Faced with mounting bills from the uninsured, LifePoint ( LPNT) has issued weak guidance for the coming year.

The rural hospital chain announced on Friday that it expects 2007 profits to come in at $2.42 to $2.52 a share. On average, Wall Street analysts were projecting full-year profits of $2.62 instead.

Increases in bad debt expense and charity care -- which could total 15% of the company's 2007 revenue combined -- continue to hurt the bottom line.

On a bright note, LifePoint issued top-line guidance of $2.68 billion to $2.69 billion, in line with Wall Street estimates. The company expects patient volumes to grow by 1% to 2% despite the tough industry environment. It offered a simple formula for that success.

"Physician recruiting and relationship building remain the major focus for all of our management teams because we recognize that active physician recruiting and healthy physician relationships are key components in growing our business," LifePoint CEO William Carpenter said on Friday. "We firmly believe that we can strengthen LifePoint's long-term growth through our continued commitment to carefully selected capital projects and the expansion of our services."

Still, investors hoped for better. They pushed shares of LifePoint down 31 cents to $33.25 in early-morning trading.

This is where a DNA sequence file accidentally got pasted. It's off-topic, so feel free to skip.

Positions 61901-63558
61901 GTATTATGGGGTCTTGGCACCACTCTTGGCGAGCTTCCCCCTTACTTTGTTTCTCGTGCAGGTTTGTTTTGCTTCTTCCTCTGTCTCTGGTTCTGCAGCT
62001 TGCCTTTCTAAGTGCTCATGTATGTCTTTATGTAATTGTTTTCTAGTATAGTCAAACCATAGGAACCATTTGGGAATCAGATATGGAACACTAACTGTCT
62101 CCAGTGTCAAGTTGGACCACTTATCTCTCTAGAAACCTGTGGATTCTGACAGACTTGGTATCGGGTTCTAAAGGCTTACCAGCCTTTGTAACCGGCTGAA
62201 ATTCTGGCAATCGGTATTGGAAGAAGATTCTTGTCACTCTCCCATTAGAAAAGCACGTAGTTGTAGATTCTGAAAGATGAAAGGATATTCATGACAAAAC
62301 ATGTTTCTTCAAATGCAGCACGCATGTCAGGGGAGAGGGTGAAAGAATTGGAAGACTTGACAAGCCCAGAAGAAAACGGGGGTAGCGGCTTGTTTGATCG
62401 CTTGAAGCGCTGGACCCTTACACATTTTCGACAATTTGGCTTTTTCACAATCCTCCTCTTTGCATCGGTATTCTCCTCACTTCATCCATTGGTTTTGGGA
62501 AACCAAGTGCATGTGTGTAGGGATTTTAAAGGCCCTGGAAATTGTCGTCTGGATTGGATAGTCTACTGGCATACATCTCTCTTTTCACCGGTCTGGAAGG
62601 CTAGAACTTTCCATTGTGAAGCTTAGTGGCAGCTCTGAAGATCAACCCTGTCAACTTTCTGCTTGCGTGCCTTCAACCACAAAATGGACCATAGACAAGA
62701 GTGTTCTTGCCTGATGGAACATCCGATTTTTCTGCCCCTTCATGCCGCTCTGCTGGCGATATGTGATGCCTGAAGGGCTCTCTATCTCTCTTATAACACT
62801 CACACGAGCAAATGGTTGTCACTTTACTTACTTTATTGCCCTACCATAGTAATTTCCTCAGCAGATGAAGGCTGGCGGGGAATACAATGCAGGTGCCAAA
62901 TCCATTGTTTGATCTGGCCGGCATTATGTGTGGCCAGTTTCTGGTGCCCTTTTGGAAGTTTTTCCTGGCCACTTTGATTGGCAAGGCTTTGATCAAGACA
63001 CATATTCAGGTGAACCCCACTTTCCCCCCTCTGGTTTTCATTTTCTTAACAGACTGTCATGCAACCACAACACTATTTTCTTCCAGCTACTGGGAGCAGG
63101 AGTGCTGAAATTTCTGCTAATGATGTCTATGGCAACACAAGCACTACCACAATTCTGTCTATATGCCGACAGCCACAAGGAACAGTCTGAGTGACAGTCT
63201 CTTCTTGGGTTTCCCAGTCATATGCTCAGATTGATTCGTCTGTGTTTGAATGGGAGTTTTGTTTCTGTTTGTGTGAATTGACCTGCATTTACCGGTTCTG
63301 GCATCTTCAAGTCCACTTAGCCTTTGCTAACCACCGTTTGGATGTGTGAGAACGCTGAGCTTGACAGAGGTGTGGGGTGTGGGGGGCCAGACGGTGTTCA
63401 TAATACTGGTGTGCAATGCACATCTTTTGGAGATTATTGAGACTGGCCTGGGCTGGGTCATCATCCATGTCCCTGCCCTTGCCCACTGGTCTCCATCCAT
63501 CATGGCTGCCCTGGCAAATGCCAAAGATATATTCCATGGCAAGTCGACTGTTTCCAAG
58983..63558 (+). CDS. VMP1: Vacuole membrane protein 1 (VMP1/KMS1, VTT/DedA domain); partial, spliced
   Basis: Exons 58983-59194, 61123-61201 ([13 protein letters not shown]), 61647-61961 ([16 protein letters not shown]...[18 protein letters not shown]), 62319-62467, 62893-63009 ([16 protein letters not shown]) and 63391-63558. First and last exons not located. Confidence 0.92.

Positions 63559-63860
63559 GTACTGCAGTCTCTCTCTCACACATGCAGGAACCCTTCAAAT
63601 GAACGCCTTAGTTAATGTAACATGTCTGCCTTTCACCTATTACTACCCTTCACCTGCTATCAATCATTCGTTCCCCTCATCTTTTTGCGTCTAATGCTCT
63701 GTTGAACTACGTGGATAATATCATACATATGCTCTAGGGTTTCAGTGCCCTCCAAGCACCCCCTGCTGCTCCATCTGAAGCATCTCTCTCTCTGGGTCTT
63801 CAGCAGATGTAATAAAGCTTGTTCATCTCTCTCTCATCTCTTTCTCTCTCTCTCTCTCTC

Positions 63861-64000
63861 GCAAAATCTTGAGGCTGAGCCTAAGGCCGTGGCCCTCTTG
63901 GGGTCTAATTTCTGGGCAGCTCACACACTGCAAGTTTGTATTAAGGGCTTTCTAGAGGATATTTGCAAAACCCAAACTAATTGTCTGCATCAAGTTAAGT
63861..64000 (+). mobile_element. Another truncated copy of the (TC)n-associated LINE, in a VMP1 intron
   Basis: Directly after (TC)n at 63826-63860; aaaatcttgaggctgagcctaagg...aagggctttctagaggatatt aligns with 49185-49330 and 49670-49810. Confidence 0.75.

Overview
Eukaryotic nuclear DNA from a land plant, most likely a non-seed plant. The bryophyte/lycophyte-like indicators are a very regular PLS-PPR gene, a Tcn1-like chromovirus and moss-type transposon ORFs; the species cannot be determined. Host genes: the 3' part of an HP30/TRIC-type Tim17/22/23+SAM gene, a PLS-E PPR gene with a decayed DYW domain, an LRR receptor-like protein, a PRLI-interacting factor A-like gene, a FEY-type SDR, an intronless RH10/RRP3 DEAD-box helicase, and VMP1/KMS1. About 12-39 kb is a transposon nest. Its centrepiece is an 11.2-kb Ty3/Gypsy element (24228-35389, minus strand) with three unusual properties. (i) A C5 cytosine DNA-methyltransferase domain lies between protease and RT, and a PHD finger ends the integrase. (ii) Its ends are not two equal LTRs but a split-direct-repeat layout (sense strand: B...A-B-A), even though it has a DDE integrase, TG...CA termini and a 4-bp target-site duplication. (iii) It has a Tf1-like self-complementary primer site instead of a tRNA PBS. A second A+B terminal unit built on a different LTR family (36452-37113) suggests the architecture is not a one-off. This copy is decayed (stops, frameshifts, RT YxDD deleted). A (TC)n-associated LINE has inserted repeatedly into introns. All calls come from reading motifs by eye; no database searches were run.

Realistic goals

Stephens analyst Whit Mayo had anticipated "conservative, yet beatable" guidance from the company.

On Thursday, Mayo noted that LifePoint issued a "very bleak outlook" for 2006 that now looks low in hindsight. Thus, he predicted more of the same.

"The company has little to gain from being overly optimistic or ominous, but we continue to believe that its larger, more important core markets are turning," wrote Mayo, who has an overweight rating on the company's stock. "While we were early on our upgrade in September, expectations appear modest coupled with a valuation limiting downside risk and catalysts looming from improved operations and potential dispositions."

Mayo went on to mention an important wild card, however.

The "swing factor (is) likely to be bad debt," he acknowledged. "We expect bad debt to get worse before its gets better for the industry -- and believe that guidance from Triad, LifePoint and Universal Health Services will reflect that reality."

Mayo nevertheless remains upbeat about LifePoint's operations and continued volume growth. His firm has investment banking ties to the company.

Jefferies analyst Frank Morgan sounds more cautious. He highlights signs of progress at the company but foresees additional work ahead.

"Management continues to emphasize physician recruitment as key to driving volumes and top-line growth," Morgan noted on Thursday. "While the strategy is sound, it appears to be in its early stages."

Morgan has a hold recommendation and a $35 price target on LifePoint's stock. His firm makes a market in the company's securities.